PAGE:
It was clearly a mistake. But should the blame have been entirely apportioned to an individual, or was it the company's news gathering and verification process that had failed, and hence the need for the responsibility to be borne collectively?
It became increasingly clear that my neck was squarely being put on the chopping board, going by the contents of the suspension letter handed to me, later that day. And up to this day, Bob Marley's words keep coming to mind, when I think of this incident.
Would you let the system make you kill your Brotherman?... No Dread No!
Unfortunately for me, it appeared like I was destined for sacrifice at the alter of betrayal, perhaps predictably, deserted by my colleagues, who very much precipitated my predicament.
Rather than prolong the pain from the apparent denial of fairness or justice, and the mental anguish of seeing personal professional principles I believe in, looking like they were non-existent to my senior colleagues, I resigned.
Yes. The erroneous information was sent out at about 7.30am that Saturday, retracted after about 30 minutes and an apology commendably published, suspension letter issued to me at around 3pm, before I tendered my resignation the very same afternoon.
After this dramatic exit from a company I had worked for, for nearly a decade, I opted to move on and close that horrid chapter in my career. Thankfully soon after, another opportunity elsewhere, came my way.
This episode did generate some rapid and at times rabid discussions, especially on social media platforms and the blogosphere. But I opted to keep my peace, and just watched from the sideline.
But now comes some discussions at a level that I simply cannot ignore, given the inaccuracies being propagated. My experience has now, it appears, become a case study of 'How not to practice bad online journalism.'
In it's latest edition, a magazine published by the Media Council of Kenya, uses my example in two articles, (pardon the bad grammar), and even mentions me by name.
This presents a clear and present danger to my professional reputation as a journalist, on account of the misrepresentation of some of the facts espoused in the said articles, and more, so because the magazine is being distributed to the media fraternity in the country, from by and large, the local industry regulator.
The contradictions in the articles in question are glaring. One speaks highly of the need to captured all sides of a story, but 'conveniently' failed to seek my comment on the matter.
Moreover, there's this fixation with insisting I was sacked, which by omission or commission, suggests the company did the right thing by getting rid of an incompetent journalist, (me?)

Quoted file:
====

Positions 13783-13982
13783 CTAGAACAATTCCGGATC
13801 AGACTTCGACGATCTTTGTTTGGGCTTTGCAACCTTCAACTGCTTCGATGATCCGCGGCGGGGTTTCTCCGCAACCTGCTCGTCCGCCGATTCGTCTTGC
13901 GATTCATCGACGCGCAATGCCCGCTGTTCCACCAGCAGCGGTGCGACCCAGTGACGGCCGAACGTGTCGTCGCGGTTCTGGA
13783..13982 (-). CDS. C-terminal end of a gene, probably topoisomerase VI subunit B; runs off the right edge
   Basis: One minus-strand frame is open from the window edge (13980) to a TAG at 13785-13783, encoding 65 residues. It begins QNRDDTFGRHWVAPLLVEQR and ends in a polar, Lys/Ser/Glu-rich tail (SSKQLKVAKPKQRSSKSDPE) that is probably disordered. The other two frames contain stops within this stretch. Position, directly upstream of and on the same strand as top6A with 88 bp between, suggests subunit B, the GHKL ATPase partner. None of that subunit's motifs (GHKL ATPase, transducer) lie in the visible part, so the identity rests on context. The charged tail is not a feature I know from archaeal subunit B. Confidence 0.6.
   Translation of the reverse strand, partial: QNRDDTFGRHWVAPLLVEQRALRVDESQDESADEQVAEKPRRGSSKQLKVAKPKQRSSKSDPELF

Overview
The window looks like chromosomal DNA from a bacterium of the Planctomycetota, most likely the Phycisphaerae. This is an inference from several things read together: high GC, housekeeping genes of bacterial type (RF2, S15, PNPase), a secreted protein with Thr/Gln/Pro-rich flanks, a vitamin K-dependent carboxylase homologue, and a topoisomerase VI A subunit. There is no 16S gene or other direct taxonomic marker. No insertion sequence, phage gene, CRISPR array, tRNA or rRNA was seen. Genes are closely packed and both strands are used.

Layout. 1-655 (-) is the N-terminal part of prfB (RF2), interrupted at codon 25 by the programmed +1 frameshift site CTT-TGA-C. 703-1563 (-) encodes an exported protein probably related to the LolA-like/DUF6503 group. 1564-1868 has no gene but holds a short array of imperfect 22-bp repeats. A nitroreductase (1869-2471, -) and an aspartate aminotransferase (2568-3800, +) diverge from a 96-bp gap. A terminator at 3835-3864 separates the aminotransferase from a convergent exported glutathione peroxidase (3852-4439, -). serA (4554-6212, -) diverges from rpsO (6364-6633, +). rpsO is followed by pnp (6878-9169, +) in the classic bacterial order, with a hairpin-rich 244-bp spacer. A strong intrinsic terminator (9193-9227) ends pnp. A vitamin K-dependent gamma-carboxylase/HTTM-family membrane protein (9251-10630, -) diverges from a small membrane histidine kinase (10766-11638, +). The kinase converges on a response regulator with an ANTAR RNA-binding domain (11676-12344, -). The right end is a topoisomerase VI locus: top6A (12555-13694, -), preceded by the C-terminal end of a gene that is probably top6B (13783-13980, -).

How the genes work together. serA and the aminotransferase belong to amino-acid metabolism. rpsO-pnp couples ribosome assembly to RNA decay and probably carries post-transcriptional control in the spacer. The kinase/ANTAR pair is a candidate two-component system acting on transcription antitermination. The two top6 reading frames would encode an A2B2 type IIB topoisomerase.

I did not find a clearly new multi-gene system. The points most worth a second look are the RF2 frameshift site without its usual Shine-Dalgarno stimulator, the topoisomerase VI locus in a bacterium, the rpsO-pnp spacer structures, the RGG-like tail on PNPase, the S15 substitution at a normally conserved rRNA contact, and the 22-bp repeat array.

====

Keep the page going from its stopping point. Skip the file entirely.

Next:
As earlier pointed out. The information I pushed out was provided by somebody senior to me at the company. Furthermore, another senior editor did corroborate the details shortly afterwards. So, when did it become a professional crime to follow the lead of one's superiors at work?
If that information had been passed to me from somebody junior to me in the newsroom, I can guarantee that I instinctively would have cross-checked its veracity, with multiple sources and/or by counter-checking with my seniors.
Innocent but costly assumption
My assumption was that before the person I report to decided to call me, when I was asleep in my house, he had done the necessary background check and taken this sensitive information through the due diligence.
To make matters worse, I have reasons to believe that my seniors had already been made aware that the former Cabinet minister in question was then still alive, by the following morning. But none of them thought it wise to call me, to at least negate the discussion we had had the previous night.
Still, I took personal responsibility on account of having been the last gate-keeper. However, I strongly believed in this instance, there was a very necessary need to view my actions as a failure of the company's internal system, not as an indication of individual irresponsibility.
Had all these arguments been captured in The Media Observer articles, I think it would have made the content not only fair to me, but also more engaging, in terms of exposing the weaknesses of news gathering, processing and dissemination, in Kenyan newsrooms.